The Palau cable landing. Source: AIFFP
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Senior representatives from six countries met face-to-face for the first time in Canberra on Wednesday to push forward the delivery of the East Micronesia Cable project.

Representatives from Australia, the Federated States of Micronesia (FSM), Japan, Kiribati, Nauru and the United States met as part of the biannual Project Executive Board meeting.

The East Micronesia Cable project aims to give more than 100,000 people across the Pacific faster, more reliable, more secure and higher-quality internet.

It involves building a submarine cable connecting the state of Kosrae in the FSM, Tarawa in Kiribati, and Nauru to the existing HANTRU-1 cable in Pohnpei, FSM.

During the meeting on Wednesday, the representatives reaffirmed their commitment to delivering the “transformational” project and spoke about the steps required to complete the cable construction.

The Australian Infrastructure Financing Facility for the Pacific (AIFFP) said the collaborative efforts by the involved nations highlighted the commitment towards maximising the region’s stability, security and prosperity to support long-term social and economic growth.

Supporting long-term growth in the Pacific

The new cable aims to support the increased availability of digital government services and improve trade and employment opportunities through better access to services, information and worldwide markets.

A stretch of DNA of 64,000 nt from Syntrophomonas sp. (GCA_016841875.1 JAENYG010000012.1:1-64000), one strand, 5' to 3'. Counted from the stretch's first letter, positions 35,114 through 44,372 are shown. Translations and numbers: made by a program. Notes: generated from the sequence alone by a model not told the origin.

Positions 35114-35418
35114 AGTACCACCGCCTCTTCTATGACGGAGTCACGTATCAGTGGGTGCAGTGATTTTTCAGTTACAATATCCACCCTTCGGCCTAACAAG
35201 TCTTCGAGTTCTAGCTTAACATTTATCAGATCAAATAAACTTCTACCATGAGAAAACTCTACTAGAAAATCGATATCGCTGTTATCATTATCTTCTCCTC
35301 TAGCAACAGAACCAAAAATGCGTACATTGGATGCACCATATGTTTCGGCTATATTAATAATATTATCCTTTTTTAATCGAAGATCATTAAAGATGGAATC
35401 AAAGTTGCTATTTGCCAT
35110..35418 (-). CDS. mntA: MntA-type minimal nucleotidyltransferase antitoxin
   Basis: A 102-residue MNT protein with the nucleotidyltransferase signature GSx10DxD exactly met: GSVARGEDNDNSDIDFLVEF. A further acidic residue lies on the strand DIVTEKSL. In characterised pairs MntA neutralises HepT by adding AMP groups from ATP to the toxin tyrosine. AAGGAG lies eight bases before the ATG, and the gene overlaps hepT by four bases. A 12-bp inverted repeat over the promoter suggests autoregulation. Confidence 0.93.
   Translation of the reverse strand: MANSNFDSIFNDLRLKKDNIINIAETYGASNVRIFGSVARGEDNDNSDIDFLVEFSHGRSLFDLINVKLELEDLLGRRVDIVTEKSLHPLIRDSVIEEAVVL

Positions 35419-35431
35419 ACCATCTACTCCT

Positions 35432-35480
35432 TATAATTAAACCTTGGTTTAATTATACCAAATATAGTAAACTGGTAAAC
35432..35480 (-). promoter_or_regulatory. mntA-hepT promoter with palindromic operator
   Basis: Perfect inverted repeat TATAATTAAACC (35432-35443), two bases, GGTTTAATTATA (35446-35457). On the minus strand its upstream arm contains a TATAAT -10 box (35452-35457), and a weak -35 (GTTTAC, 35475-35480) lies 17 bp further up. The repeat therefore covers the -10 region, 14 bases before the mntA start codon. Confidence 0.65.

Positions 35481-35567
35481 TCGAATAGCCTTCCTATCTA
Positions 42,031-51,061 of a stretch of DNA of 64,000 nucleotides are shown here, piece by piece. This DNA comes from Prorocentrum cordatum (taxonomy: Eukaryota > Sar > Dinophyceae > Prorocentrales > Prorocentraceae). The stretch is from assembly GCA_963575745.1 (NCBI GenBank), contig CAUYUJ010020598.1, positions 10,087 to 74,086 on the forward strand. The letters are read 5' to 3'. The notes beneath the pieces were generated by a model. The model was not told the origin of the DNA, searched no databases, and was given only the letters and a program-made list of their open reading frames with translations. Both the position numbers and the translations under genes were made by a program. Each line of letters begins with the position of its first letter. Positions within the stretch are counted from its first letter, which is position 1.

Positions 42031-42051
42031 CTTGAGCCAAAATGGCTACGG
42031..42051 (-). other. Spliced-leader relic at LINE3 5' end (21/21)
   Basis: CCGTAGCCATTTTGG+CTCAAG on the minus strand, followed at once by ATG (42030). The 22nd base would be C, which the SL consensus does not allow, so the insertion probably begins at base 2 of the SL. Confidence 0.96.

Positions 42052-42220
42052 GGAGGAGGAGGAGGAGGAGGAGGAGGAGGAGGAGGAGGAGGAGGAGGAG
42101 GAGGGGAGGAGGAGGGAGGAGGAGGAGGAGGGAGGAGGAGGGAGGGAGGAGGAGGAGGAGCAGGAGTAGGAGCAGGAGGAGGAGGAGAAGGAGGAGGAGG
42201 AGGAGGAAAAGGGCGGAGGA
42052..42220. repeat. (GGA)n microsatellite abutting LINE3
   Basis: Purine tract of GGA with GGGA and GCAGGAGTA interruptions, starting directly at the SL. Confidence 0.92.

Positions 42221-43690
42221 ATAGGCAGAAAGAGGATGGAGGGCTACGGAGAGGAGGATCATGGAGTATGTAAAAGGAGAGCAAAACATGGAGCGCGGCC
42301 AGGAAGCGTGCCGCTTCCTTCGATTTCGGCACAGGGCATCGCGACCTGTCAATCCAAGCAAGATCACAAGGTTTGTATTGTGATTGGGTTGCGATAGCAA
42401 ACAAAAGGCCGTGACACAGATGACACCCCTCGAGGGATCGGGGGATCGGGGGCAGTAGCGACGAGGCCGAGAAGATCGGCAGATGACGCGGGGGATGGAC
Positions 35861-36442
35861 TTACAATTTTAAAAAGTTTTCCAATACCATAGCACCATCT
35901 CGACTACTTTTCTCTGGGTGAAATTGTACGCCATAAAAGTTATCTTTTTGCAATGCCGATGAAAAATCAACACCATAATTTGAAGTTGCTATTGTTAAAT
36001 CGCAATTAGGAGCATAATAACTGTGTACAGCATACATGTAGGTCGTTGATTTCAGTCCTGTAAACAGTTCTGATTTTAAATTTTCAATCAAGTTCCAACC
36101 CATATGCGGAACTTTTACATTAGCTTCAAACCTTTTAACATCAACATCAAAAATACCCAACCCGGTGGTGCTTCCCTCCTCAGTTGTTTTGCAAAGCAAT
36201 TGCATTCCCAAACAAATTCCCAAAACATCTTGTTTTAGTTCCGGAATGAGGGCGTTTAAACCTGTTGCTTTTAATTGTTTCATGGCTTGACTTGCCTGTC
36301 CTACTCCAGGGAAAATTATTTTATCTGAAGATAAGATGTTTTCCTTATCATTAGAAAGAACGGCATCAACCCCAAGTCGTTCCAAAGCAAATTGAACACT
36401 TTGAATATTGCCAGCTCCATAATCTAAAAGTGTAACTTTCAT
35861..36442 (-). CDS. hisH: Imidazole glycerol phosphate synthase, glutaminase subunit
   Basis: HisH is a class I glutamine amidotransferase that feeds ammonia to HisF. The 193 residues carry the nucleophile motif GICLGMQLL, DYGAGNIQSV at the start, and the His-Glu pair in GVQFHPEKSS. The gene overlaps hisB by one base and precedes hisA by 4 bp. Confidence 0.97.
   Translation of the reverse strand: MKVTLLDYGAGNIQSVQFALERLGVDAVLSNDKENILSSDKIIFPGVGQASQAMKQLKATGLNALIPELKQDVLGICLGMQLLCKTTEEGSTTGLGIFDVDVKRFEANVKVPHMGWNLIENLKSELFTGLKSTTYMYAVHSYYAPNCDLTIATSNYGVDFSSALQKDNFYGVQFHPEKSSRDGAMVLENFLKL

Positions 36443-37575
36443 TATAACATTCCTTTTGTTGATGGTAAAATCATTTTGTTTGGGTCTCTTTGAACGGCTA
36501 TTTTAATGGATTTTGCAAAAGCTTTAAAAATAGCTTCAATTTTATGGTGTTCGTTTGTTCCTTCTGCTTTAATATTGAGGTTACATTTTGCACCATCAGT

The AIFFP said it would support economic growth and improve living standards as the region continued in its recovery from the COVID pandemic.

While internet access in FSM, Kiribati and Nauru is available via satellite connectivity, the capacity, speed, cost and reliability fall well below the countries’ needs and thus limit opportunities for their residents.

The East Micronesia Cable project vies to bring the Micronesian region closer together, as well as closer to the rest of the world.

While it might be obvious that when compared to the United States, the FSM is massively lagging behind in terms of its development of telecommunications, the figures are damning.

According to WorldData, only around 35 per cent of all residents in FSM have access to the internet.

Kiribati is one of the most isolated countries in the world, but just 38 per cent of its residents have access to the internet.

In Naruru, around 57 per cent of all residents have access to the internet.

As for the United States, 92 per cent of the total population uses the internet as of 2022, according to DataReportal.

Australia, the United States and Japan aren’t trying to bring internet usage in the Pacific nations to their levels, but are instead aiming to support long-term social and economic growth in some of the most isolated countries in the world.

Visit to the Cable Landing Station in Sydney

The representatives of the six nations will conclude their visit to Australia with a tour of a Cable Landing Station in Sydney.

Cable Landing Stations (CLS) are pivotal to communications infrastructure around the world. The demand for communication and entertainment is underpinned by more than a million kilometres of undersea cable that connects every continent across the globe.

Representatives from the six nations will look at the operational infrastructure and technology that they hope to be implemented in the countries as part of the project to bolster connectivity for the Pacific nations with the rest of the globe.

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